I have a 1972 saterday evening post cookbook floating around here someplace ... as well as a bunch of 70s sunsets with diferent focus ... you never know where you'll find a jem of a recipe. 

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On 4/19/2018 at 2:21 PM, TheAuldGrump said:

I used to have that book - it was much loved. ( The BCSCB, AKA Fannie Farmer. ::): )

 

If you want a Project Gutenberg style blast from the past - The White House Cookbook.

 

The Auld Grump

I have a copy of TWHC  living in the foot locker mostly full of cookbooks we've managed to accumulate.

I recommend this if you want some tried and tested traditional recipes and excellent instructions on scratch cooking.

GEM

20 hours ago, Boaz said:

 She made it with T.L.C. , like all grandma's do ...

^^^ So much this^^^

Every good cook I've ever met has this as a key ingredient/spice/seasoning for every recipe.

Without the passion it's just mediocre cafeteria food.

GEM

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My mother used to have a thin cookbook on cooking with canned lard.

 

Published by UNESCO. (I'm gonna guess that they used to distribute canned lard?)

 

The Auld Grump

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One of the gems of my collection is a 1910 Karo Syrup recipe booklet with a lovely cover illustration by one of the pre-Norman Rockwell Saturday Evening Post-type illustrators, possibly Leyendecker. It is extremely fragile and only survived because it was tucked into a 1933 General Foods cookbook.

 

A lot of the time I enjoy the old cookbooks because of how appalling their recipes are. I have a mid-1920s one where the entire chapter of salads is a disgrace.  There is not a one that is not loaded down with a heavy cream or mayonnaise dressing and most of them have really unappetizing ingredients. They're not quite as bad as the notorious old "peas, peanuts, and bananas in cream" salad, but they do seem to be "nearly any ingredient smothered in something thick and white, served on an iceberg lettuce leaf."  The leftovers of the 1920s fashions in salads remain with us in the form of tuna salad, egg salad, cheese logs (Yes. Shredded American cheese mixed with cream cheese served on a lettuce leaf was called a "salad"), and yogurt with fruit in, which seems to have been a switcheroo for an earlier version of "fruit salad" made with sour cream or whipped cream.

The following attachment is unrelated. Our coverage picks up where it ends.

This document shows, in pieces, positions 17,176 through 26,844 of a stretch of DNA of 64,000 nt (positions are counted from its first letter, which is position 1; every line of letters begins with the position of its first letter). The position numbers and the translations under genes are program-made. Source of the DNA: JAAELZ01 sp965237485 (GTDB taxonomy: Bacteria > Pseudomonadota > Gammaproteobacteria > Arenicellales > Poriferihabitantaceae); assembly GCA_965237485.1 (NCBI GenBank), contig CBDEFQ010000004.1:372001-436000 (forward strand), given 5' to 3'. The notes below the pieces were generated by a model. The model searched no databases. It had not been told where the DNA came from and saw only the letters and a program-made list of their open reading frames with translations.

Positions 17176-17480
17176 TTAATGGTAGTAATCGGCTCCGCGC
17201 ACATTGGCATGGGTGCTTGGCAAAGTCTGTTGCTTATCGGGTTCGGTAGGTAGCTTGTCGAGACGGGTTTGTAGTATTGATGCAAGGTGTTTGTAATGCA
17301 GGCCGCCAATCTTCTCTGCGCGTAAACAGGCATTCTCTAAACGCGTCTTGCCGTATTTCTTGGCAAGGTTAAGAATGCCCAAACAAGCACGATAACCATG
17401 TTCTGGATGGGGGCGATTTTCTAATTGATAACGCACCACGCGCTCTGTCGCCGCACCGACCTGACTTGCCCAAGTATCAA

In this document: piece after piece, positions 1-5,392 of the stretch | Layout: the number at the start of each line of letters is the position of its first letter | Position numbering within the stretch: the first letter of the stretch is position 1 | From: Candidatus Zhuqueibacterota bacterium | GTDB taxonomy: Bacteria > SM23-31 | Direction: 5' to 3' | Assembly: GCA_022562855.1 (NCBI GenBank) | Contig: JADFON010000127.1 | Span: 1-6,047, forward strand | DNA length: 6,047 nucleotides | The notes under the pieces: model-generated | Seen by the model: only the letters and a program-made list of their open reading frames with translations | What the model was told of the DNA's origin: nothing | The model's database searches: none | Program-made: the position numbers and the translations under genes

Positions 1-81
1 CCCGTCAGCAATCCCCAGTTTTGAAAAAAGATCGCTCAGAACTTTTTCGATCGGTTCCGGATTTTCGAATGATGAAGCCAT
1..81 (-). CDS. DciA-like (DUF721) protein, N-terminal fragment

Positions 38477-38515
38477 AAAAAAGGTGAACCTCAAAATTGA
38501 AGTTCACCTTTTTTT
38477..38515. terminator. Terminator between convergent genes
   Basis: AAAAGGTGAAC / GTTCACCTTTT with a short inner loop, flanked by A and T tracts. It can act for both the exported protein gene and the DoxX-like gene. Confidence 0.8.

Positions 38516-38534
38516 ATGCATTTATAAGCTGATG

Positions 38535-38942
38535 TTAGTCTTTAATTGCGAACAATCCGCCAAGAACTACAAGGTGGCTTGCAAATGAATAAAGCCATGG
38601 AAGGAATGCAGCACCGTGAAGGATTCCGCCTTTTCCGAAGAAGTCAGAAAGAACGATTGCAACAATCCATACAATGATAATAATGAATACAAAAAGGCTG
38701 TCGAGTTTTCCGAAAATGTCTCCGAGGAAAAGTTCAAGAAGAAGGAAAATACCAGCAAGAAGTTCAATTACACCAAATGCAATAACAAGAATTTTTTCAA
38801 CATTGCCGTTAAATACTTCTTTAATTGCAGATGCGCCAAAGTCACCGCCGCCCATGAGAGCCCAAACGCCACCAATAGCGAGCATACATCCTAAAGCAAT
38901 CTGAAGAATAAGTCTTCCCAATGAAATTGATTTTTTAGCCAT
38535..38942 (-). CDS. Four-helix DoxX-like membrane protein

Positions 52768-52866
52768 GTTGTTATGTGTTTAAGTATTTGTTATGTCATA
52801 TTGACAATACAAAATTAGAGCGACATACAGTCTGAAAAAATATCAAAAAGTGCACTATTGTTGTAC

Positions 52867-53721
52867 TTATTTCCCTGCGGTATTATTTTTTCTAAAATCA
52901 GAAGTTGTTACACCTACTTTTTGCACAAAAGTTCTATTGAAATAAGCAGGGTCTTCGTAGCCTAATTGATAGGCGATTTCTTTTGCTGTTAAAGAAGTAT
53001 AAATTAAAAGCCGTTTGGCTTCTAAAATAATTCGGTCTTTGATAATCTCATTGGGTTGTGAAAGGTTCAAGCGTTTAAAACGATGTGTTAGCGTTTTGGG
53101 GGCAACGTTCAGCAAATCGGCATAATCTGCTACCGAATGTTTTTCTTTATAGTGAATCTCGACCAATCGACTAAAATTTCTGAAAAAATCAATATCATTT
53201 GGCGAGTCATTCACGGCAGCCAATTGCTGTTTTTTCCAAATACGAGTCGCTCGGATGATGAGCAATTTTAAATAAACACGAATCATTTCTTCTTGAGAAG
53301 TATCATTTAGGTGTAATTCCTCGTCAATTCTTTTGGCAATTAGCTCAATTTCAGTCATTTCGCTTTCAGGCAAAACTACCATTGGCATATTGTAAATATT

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9 minutes ago, Inarah said:

Pingo, let me just add one word: aspic.  

 

 

 

Ew.... ew ew ew ew ew.... EW

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2 hours ago, Crowley said:

Ew.... ew ew ew ew ew.... EW

Let me see if I can find an old recipe that I saw for chicken hearts in aspic.... (No, not joking.)

 

Heh! Found it - with a note that it became the basis for canned pet foods.... ::P: (And an article titled 'Aspic: There's A Reason No One Makes It Anymore'.)

 

The Auld Grump